I often use granite sculpture bases for my smaller inside sculptures: they are , solid, heavy and look good. To the right is a granite base I bought from Camristone International in Wanatah, Indiana. I have bought sculpture bases like this for $100 each from a retail granite seller. Camristone sold these for $30 each in 2011 (I bought 10 and am still working through my stack) and also drilled the center hole with the recessed back. The drawback is that they don’t ship: you have to go pick them up. But there may well may be a wholesale granite supplier in your area that will make these for you.
Grizzly sells ‘Granite Surface Plates” that are precisely honed to be super-flat for welders and wood-workers. They make them in various thicknesses, 2″, 3″ and 4″. I only use the 2″ thick. Grizzly sells 9″ x 12″ x 2″ for $26.75 and the smaller 6″ x 8″ x 2″ for $14.95! The drawback is that they aren’t polished or drilled. I wet polish them with a Dewalt variable speed grinder running at 2500 rpm and a diamond 3000 grit pad from Toolocity.com. Then I finish up with the buffing pad included in their kit. The photo shows the grinder, the pads, the granite (center hole already drilled) and a water bottle.
The basic problem with these is that they don’t have a center hole. You can drill these yourself with masonary bits and a drill press. Keep the water bottle handy and spray the drill bit and the hole whenever you see a little smoke. If your bits are sharp it should take about 5-10 minutes. I usually start with a small bit and step up to the final size needed.
Once the hole is drilled, flip the base over and enlarge the hole on the back with a Dry duty Diamond Core Bit attached to your grinder. Wear a breathing mask: there will be some dust. Make the diameter of the hole slightly larger than the washer you will be using. You can buy the 1.25″ size for $43 or use a smaller size and work your way around the hole (what I do). You will need to drill it down about 5/8″ of an inch if you are planning on using a washer, lockwasher and nut. By the way, make sure the thread rod or bolt coming out of the bottom of your sculpture is no more than 1-15/16″. You don’t want to gouge someone’s table.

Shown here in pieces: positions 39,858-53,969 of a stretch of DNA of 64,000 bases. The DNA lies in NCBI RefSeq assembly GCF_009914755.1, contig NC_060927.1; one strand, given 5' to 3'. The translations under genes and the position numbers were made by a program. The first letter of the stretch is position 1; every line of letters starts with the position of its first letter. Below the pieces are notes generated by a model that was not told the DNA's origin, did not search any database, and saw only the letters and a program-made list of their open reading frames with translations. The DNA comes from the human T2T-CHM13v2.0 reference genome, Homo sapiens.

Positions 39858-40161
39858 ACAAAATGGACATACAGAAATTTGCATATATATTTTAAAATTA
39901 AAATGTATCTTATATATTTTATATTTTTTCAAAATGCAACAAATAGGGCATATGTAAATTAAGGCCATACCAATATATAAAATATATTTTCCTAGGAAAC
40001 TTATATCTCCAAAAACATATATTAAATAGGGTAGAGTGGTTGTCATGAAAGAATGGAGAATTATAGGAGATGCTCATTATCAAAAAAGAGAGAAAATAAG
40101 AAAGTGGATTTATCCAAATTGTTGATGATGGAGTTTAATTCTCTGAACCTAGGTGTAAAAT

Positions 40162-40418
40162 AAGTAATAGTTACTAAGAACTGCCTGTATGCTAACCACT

Final step before assembly: add some felt pads to the bottom of the base. Your customer will appreciate that little detail. Here’s what it looks like beneath the sculpture. Nice and heavy and very elegant looking.
For outdoor garden sculptures, I have occasionally used a flat 24″ x 24″ or 18″ x 24″ paver. These are nice and heavy and help keep the sculpture standing when there are high winds. They are easy to drill with the diamond core bits as well.
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